Posted by: rbbadger | July 6, 2011

Otto von Hapsburg dies

Otto von Habsburg-Lothringen, Austria-Hungary’s last crown prince has died at the age of 98.  Son the Emperor Charles I and Empress Zita, he saw the dismemberment of the old Austro-Hungarian empire.  With the creation of the Republic of Austria, it became actually illegal to use noble titles.  Germany permits those who have them to use them.  He and his family were exiled from Austria.  It was many years before he was permitted to return.  Before he was allowed to cross the border into Austria, he had to sign a statement recognizing the legitimacy of the Austrian Republic and to formally renounce the crown for himself and his descendants.

He became a major voice for democracy in Europe.  He supported the desires of the former Warsaw pact nations to join the European Union.  He was a highly respected figure in his native Austria, his adopted Germany, and in many other countries in Europe.

When Empress Zita died in the 1980s, some of the old Habsburg ceremonies were resurrected.  There was a funeral Mass celebrated in the magnificent Stephansdom, the cathedral of Vienna.  The old imperial anthem was sung.  Finally, the coffin bearing the remains of Empress Zita was taken to the Capuchin church.  They knocked on the door leading to the imperial crypt with a mace announcing that they carried the body of Her Imperial Majesty, the Empress Zita.  After hearing all the imperial titles of the late Empress, the Capuchin friar said in reply, “we don’t know her”.  They knocked on the door again and the friar asked who was there.  This time, they said, “a poor sinner”.  At that, the door was opened and the body of Empress Zita was taken into the crypt.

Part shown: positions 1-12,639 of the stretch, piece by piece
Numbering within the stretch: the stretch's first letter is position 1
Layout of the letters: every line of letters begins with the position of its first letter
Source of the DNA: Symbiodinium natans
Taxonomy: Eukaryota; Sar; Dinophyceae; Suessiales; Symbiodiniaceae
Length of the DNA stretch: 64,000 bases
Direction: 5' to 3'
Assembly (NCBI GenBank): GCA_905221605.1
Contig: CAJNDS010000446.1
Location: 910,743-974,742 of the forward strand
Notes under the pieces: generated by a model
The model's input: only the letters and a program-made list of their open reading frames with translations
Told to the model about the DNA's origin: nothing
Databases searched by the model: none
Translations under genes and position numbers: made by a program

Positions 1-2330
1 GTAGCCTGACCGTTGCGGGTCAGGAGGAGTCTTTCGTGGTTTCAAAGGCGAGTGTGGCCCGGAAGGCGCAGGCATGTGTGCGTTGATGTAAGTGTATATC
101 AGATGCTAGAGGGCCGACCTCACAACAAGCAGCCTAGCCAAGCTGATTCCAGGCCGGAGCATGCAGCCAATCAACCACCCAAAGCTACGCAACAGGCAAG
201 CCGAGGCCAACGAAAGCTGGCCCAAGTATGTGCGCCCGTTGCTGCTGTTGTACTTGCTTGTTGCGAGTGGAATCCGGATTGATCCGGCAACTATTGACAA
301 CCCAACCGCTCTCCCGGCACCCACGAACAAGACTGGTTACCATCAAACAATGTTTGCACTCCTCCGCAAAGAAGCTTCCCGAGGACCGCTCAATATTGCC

This short video should give an idea of what might happen at the funeral of Otto von Habsburg-Lothringen.  With his passing, we have lost the last link to the Austro-Hungarian Empire.  While the Habsburgs are still very much with us, their empire has passed away. 

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Responses

  1. You’ve been a busy blogger!

    I Think it’s neat they brought back some of the old ceremonies. I love that stuff.

    We are going to miss you at the reunion this weekend! The boys want to know why you won’t be there. I told them you live in Korea and it’s too far. The reply? “Well, our house is far, but WE can still go.” Ha ha! Wish you could come!

  2. My paternal grandmother was born in Austria/Hungary. As a consequence, I always had a fascination for the history of the Hapsburg empire and its great musicians such as Haydin, Mozart, Beethoven, Schubert, Liszt to mention a few and of course, Johann Strauss I and II.

    Waldmeister

    • I have a deep affection for Austrians. One of my earliest mentors, my late piano teacher Kurt Weinzinger, was from Vienna. He instilled in me a deep love for the First Viennese School of Haydn, Mozart, and Beethoven. I have visited Austria before and loved it very much. My ancestry comes from Sweden, Germany, and the UK.


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